Republican senators’ bipartisanship is all about getting re-elected

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Senate Minority Leader Mitch McConnell, R-Ky., at the Capitol on Aug. 9, 2021.
Senate Minority Leader Mitch McConnell, R-Ky., at the Capitol on Aug. 9, 2021.

To liberal critics, President Biden’s efforts to work with Senate Republicans on a near trillion dollar infrastructure deal looks like a fool’s errand. They see lurking behind Tuesday’s 69-30 bipartisan vote to pass the bill the scheming and malevolent hand of Senate Minority Leader Mitch McConnell. They also see the bill itself as having been emasculated by needless concessions to Republicans and a threat to the chances of a more muscular future bill passed under special rules that bar the use of the filibuster. They may also suspect, with good reason, that the passage of an important bill with broad bipartisan support weakens the case for scrapping the filibuster.

Why did Republicans pass the infrastructure bill?

Make no mistake, the Republicans who met with President Biden and then went on to hash out the bill with their Democratic colleagues are not altruists or dupes who have been beguiled by Biden’s charm or worn down by Senate Majority Leader Chuck Schumer’s persistence. The 17 Republicans whose support assured that the bill would get a final vote in the Senate and pass were motivated by the politician’s innermost passion: to get re-elected.

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It may seem surprising, even unimaginable, that GOP senators would throw their lot in with a Democratic president who will certainty take credit for the passage of the bill in the Senate as validation of his strategy of restoring bipartisan cooperation on Capitol Hill, an objective that many progressives dismiss as dangerous nostalgia for a bygone Senate. Even more troubling to them as evidence of the inherent bad faith of the GOP are a pair of notorious statements by McConnell.

In early May, the Republican leader said that “One hundred percent of my focus is standing up to this administration.” And still fresh in the minds of progressives is McConnell’s vow in 2010 that, “The single most important thing we want to achieve is for President Obama to be a one-term president.” It would be easy to infer from these statements that the only reason McConnell joined the group of 17 Republicans who vowed to pass a bipartisan infrastructure bill worked out with President Biden was to sabotage it from the inside.

The reason for McConnell’s involvement was not subversion but something McConnell learned back in 2014, the year of President Obama’s second mid-term election when Democratic Majority Leader Harry Reid needed to protect a small number of vulnerable Democratic incumbents in places such as Arkansas, Alaska and North Carolina. Accordingly, he blocked amendments with Republican co-sponsors that he saw as harmful to vulnerable Democratic incumbents. The net result of these efforts to defend those Democrats was that the Senate had little accomplishment to point to. Republicans capitalized on this, gained the largest pickup of seats since 1980 and became the majority party in the Senate.

Shortly after the election, I had a conversation with one of McConnell’s top aides and asked him to explain the secret of his boss’s success. He told me that the Democrats had nothing to run on. They blocked all bills that Republicans tried to amend, so when they went home they had nothing to show for their time in DC.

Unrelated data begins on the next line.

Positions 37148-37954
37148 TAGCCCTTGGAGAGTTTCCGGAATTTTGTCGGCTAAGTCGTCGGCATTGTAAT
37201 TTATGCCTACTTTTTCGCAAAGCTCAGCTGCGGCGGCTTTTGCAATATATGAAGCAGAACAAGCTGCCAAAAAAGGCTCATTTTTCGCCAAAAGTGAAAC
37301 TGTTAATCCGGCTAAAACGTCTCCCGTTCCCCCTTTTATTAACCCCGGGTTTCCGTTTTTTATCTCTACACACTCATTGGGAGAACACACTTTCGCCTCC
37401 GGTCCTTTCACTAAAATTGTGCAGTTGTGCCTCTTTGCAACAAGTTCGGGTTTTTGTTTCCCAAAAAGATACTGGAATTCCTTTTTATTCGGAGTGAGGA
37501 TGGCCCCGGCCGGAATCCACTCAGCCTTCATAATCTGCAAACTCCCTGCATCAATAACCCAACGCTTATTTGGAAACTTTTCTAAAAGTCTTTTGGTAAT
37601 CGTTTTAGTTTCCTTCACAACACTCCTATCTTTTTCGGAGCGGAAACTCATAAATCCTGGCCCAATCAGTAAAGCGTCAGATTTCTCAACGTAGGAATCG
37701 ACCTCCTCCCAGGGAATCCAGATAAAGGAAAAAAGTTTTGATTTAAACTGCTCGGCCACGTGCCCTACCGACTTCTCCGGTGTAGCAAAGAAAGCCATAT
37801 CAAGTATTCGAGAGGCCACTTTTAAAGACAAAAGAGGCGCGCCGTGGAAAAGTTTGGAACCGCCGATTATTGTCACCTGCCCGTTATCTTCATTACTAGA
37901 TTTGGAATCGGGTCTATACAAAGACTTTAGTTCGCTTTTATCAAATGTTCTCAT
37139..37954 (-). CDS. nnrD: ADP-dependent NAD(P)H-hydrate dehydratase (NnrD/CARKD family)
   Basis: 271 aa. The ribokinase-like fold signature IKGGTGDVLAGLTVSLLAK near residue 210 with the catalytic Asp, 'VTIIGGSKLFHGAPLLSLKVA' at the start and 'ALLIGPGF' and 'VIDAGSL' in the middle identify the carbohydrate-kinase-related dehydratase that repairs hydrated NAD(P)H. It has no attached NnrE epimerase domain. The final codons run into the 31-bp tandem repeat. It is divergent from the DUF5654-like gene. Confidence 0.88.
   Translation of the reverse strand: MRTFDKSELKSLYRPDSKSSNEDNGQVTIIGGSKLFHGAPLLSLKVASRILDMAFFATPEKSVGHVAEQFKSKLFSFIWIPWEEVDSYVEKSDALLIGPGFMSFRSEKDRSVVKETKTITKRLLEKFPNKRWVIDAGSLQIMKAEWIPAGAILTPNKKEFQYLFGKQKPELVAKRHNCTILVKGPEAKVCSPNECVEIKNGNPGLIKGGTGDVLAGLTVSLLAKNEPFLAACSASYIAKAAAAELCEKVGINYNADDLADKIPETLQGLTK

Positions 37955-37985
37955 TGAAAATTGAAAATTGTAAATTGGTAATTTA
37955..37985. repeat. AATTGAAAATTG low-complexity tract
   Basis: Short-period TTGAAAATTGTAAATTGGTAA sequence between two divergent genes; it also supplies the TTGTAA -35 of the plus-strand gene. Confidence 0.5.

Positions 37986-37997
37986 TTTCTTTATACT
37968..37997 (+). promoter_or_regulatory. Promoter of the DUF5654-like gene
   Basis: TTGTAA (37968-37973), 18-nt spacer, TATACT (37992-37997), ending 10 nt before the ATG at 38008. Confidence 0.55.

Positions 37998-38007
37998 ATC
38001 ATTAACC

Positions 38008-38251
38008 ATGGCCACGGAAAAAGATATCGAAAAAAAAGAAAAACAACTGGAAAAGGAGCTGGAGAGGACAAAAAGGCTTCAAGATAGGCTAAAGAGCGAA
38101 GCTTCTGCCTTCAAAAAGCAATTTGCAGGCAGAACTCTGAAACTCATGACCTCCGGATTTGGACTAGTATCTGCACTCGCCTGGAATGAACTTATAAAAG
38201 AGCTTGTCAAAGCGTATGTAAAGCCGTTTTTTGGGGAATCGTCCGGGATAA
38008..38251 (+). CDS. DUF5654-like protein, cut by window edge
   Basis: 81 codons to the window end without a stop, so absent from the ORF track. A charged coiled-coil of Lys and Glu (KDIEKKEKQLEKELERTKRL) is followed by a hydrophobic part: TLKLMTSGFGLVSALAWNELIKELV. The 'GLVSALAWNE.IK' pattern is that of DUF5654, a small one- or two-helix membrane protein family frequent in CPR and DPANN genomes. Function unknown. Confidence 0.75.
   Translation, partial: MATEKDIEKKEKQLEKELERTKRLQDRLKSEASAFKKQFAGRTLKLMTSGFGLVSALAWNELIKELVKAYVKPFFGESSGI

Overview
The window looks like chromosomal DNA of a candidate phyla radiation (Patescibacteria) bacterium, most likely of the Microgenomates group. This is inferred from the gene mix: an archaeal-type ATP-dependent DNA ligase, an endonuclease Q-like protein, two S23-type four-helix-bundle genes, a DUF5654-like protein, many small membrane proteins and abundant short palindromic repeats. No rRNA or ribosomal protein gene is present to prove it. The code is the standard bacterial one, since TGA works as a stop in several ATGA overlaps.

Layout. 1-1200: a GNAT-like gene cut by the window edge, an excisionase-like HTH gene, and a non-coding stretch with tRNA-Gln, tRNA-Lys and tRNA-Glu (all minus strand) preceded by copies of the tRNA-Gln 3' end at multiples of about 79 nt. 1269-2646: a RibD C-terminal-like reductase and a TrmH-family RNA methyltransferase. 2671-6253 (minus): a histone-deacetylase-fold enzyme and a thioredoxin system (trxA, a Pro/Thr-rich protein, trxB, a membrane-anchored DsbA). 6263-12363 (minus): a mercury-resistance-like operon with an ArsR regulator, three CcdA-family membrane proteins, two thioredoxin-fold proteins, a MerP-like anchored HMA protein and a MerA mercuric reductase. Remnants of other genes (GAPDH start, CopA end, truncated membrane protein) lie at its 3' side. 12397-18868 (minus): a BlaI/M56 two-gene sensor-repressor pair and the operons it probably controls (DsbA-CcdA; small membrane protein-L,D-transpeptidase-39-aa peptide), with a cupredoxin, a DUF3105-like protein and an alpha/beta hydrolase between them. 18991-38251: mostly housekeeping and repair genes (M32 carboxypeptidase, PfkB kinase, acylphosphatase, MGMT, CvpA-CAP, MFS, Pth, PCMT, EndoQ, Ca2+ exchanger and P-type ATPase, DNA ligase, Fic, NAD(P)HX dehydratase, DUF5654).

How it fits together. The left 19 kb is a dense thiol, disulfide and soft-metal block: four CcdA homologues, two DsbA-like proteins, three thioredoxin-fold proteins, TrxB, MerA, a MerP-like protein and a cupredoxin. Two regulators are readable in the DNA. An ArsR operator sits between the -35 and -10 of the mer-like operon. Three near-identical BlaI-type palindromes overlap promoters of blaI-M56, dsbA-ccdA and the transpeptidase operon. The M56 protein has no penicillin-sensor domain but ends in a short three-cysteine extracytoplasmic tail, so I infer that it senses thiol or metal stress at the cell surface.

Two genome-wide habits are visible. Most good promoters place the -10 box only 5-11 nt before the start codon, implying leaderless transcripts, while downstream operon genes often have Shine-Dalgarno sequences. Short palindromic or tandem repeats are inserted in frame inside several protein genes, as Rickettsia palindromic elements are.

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His comments echo a point made almost 50 years ago by a political scientist named David Mayhew in a book entitled “Congress: The Electoral Connection” It made a simple point that is as valid today as it was in 1974: members of Congress need accomplishments for which they can claim credit. It may be something as simple as renaming a federal building for a local war hero or for persuading the Navy to build a new destroyer in a shipyard in the state. Incumbents with no achievements are vulnerable. Those willing to share an accomplishment, even with someone on the other side of aisle, strike political pay-dirt.

Republicans passed the bill to prove they are working

That is the logic that prompted McConnell to green-light early negotiations between Senator Shelley Moore Capito of West Virginia and the president, and later with a bipartisan group of 20 senators on an infrastructure bill. And it is precisely that category of legislation that offers the greatest opportunity for credit-claiming on all sides. Infrastructure bills promise relief from crowded highways, dangerous bridges, anemic internet signals, tainted water and, above all, create local jobs.

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Liberals may scoff at the notion that there is also some amount of courage involved for a Republican member of Congress to cooperate in a major bill with Democrats in light of the sideline sniping at the bill by ex-president Trump. But even some GOP senators facing voters in 2022 are supporting the infrastructure measure and are betting – astutely I think – that the benefits of the infrastructure bill will be perceived by their constituents as more consequential than the cheap shots of a former chief executive who could never get the job done.

Ross K. Baker is a distinguished professor of political science at Rutgers University and a member of USA TODAY's Board of Contributors. Follow him on Twitter: @Rosbake1

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This article originally appeared on USA TODAY: Republicans don't care about infrastructure. They care about optics.

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